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Discussion Circle Guidelines

We are going to have 4 discussion circles, with 4 different leaders (thus 4 different topics)
each session. The discussion leader will do research on the topic, finding one suitable
text to supplement the discussion. This project will give you a chance to practice finding
and preparing materials, and you will also have the experience of leading a group
Before the discussion, the leaders will:
1. Select a topic
The leaders will select a topic and text to support the topic. They will also prepare
discussion materials.
2. Introduce the topic
During the class before your discussion, the leaders will provide 1 article to their
members for reading homework. The text should be not long, and discussion leaders
should prepare a few questions to aid with comprehension and/or key vocabulary
definitions included (not many definitions, only as absolutely necessary).
3. Prepare an outline of the discussion
On the discussion day, the leaders should bring a handout that outlines the points to
be covered during the discussion. This will help you lead the discussion and keep it
on track. Finally, you should have some discussion questions (5 or so new ones) to
give your group something to talk about.
During the discussion, the leader will:
1. Introduce the topic (3min)
This might include brief background information and history of the topic, or the
main issues and views (pro/con) that people have on the topic. You may state your
personal opinion on the topic or you may choose to support the least-popular side of
the argument in order to encourage discussion. Here you could answer any basic
questions your group members have about the topic.
2. Lead the discussion (~20min)
Keep the discussion moving (dont let people get bored) and make sure everyone
contributes to the discussion. Also, you want to make sure that one person doesnt
talk too much. (see previous discussion topic for more ideas).
3. Report the results of discussion to class
The leader will report the summary of discussion to class, so you should take a few
notes during the discussion.
If you have any questions, please let me know.
Next page: how to facilitate a good discussion.


Q: What is the difference between these three? What is the purpose(s) for each activity?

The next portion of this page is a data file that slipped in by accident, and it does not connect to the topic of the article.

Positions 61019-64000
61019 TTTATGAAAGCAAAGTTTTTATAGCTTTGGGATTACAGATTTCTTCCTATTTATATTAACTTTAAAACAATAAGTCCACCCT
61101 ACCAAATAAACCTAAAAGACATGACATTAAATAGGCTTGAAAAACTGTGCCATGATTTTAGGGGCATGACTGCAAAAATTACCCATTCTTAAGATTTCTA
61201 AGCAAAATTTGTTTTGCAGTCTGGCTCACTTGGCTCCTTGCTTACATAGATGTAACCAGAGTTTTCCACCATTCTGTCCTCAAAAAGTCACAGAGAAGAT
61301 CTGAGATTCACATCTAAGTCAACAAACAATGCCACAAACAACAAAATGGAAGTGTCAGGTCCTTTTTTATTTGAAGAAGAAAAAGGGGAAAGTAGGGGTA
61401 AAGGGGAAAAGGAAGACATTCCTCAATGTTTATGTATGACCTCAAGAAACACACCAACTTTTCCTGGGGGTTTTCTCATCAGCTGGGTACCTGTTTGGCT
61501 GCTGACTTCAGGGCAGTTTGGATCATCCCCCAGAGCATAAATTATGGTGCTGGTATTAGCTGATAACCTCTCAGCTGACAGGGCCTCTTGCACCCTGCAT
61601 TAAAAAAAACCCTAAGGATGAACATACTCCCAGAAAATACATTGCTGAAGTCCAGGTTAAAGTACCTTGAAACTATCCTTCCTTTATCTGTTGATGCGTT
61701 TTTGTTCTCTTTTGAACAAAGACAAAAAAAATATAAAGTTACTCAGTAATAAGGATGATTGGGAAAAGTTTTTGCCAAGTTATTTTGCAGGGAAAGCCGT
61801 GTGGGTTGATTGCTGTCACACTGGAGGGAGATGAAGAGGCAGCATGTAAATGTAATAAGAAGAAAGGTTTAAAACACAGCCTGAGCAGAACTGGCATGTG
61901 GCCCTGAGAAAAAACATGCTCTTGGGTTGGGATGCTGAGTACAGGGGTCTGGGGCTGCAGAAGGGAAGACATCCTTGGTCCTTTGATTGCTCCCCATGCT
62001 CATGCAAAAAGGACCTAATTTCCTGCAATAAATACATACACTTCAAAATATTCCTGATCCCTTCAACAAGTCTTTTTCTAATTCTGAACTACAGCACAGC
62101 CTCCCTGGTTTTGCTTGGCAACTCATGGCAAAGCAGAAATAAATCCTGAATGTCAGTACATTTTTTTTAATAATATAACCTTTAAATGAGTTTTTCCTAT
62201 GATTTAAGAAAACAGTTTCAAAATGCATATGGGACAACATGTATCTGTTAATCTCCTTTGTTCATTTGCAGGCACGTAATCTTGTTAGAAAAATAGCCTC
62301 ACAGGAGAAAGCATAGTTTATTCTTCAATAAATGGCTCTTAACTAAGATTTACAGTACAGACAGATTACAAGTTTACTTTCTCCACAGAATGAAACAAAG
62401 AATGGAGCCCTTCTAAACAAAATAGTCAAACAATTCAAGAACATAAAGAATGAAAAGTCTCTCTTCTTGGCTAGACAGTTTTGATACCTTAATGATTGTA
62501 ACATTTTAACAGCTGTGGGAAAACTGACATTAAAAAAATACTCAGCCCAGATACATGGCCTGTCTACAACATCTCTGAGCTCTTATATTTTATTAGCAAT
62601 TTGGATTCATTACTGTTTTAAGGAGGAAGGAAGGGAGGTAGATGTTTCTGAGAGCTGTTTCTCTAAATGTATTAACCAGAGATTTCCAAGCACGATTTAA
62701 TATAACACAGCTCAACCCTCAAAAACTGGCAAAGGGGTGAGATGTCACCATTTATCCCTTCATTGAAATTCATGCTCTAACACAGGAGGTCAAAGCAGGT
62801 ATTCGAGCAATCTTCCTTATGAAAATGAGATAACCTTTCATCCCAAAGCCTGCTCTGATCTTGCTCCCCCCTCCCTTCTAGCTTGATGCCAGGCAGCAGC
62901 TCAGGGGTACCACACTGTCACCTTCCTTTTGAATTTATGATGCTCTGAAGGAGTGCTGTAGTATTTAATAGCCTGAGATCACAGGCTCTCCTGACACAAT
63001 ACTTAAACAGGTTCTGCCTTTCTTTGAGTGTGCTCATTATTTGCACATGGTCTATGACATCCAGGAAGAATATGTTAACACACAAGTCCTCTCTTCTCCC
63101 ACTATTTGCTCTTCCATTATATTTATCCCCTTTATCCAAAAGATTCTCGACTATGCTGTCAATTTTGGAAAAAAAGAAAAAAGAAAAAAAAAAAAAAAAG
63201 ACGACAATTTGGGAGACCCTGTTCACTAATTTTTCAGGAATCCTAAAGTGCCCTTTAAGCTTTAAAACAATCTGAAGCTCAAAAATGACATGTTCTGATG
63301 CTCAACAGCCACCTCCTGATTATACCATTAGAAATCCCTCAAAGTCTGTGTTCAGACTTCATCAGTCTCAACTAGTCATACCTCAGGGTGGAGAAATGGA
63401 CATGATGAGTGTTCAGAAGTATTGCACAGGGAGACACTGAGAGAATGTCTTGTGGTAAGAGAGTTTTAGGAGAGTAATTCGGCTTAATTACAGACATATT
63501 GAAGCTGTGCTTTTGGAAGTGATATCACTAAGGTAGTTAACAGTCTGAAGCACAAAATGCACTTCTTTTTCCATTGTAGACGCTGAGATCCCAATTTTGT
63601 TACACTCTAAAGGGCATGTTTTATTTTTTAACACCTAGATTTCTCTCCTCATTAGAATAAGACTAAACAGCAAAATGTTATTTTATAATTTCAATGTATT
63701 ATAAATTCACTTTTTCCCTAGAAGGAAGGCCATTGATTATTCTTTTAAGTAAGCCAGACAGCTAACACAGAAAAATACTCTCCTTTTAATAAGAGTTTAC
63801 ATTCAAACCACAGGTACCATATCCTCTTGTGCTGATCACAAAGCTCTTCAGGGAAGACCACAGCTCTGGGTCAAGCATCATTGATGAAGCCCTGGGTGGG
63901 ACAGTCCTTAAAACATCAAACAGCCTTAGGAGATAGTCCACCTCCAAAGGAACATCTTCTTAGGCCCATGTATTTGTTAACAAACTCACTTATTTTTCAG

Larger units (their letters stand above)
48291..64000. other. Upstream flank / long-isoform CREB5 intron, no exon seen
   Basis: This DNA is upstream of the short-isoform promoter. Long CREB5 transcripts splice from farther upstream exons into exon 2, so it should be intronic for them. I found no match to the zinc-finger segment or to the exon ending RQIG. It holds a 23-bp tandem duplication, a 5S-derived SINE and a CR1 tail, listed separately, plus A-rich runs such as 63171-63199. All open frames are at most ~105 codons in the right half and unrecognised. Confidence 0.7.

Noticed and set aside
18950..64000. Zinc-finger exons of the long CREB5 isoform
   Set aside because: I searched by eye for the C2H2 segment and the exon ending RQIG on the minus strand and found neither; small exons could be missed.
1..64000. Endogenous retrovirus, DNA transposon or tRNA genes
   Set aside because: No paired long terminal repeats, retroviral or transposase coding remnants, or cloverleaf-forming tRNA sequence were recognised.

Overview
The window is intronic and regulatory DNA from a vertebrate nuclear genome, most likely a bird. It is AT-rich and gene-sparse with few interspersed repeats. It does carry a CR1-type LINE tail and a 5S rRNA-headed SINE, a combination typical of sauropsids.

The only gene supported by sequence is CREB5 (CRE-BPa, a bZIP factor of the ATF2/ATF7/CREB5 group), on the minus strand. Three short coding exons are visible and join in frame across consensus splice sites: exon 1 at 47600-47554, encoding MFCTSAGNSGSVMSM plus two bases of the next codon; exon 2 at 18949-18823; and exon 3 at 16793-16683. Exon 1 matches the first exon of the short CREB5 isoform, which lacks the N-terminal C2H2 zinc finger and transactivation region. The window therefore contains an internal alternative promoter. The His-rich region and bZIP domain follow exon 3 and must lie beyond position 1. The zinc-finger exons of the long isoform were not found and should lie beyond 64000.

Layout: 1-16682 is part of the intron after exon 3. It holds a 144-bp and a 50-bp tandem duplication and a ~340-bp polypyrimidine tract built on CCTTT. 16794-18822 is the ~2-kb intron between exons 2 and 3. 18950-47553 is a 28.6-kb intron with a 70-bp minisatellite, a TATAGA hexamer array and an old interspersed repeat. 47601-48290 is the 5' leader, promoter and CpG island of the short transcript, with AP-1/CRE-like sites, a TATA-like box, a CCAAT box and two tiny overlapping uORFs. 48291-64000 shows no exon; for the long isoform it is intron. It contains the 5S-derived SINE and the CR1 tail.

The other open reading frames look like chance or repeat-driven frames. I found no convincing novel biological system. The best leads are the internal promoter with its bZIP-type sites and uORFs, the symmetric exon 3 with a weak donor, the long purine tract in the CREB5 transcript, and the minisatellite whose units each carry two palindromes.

Think about this question as you prepare your discussion.
1. Discussion
2. Argument
3. Debate
The Discussion Leader: Do NOT dominate the discussion. This is not your
presentation. Leaders job is to facilitate a mutual, balanced conversation among group
1. Anticipate the different points of view. Your ideas may be questioned.
2. Approach every discussion with a respectful attitude toward the other participants.
Your ideas are NOT better than others.
3. Contribute but don't dominate. Let others talk. If you tend to talk too much, you
need to exercise a little restraint.
4. Judge ideas responsibly. Ideas vary in quality.
5. Don't be afraid to change your opinion/mind for a good reason. There is no single
right answer.
6. Resist the urge to interrupt. Be patient and listen to others, wait for your turn.
7. Learn to disagree without being disagreeable yourself. Never say, You are
Avoid distracting speech mannerisms

Starting one sentence and then switching to another

Never finish/conclude your sentences
Repeating too many times (but the point is not clear)
Mumbling or slurring your words (inaudible/unclear utterances)
Punctuating every phrase with audible pauses (um, ah, eh)
Agreeing what you just said by yourself (yeah, yes, thats right)
Overusing meaningless expressions (like, you know, I mean, man)
Saying OK? after each sentence

(adopted from http://www.newliving.com/issues/apr_2004/articles/mindmatter.html, New

Living Magazine)